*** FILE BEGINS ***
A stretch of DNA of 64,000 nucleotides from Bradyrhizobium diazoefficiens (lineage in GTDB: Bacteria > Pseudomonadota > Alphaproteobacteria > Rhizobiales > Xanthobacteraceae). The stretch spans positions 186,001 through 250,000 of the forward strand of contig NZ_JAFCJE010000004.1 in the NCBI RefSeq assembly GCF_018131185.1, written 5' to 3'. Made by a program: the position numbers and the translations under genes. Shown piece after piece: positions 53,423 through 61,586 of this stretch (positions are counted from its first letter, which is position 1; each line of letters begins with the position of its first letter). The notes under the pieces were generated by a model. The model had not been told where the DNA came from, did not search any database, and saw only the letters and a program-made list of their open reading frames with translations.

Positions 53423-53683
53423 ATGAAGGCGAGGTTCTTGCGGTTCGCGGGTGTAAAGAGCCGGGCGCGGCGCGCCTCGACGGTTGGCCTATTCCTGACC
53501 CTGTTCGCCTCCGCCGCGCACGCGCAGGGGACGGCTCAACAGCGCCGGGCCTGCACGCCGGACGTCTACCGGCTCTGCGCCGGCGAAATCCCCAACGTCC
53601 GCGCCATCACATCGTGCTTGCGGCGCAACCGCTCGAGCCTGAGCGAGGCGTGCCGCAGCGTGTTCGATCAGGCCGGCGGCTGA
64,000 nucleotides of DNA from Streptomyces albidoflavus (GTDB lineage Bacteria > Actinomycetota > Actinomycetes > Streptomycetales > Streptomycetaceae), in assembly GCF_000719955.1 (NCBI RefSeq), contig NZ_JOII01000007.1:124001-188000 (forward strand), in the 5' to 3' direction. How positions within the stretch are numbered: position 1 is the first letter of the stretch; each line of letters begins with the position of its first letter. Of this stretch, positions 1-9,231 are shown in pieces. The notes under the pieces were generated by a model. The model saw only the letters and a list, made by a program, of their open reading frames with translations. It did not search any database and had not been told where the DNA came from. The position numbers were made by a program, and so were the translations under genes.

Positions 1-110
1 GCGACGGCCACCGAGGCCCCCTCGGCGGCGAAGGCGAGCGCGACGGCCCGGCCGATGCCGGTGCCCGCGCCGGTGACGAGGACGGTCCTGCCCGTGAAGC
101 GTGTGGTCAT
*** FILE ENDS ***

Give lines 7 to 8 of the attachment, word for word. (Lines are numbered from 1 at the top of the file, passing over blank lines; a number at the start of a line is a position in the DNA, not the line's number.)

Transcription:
Positions 1-110
1 GCGACGGCCACCGAGGCCCCCTCGGCGGCGAAGGCGAGCGCGACGGCCCGGCCGATGCCGGTGCCCGCGCCGGTGACGAGGACGGTCCTGCCCGTGAAGC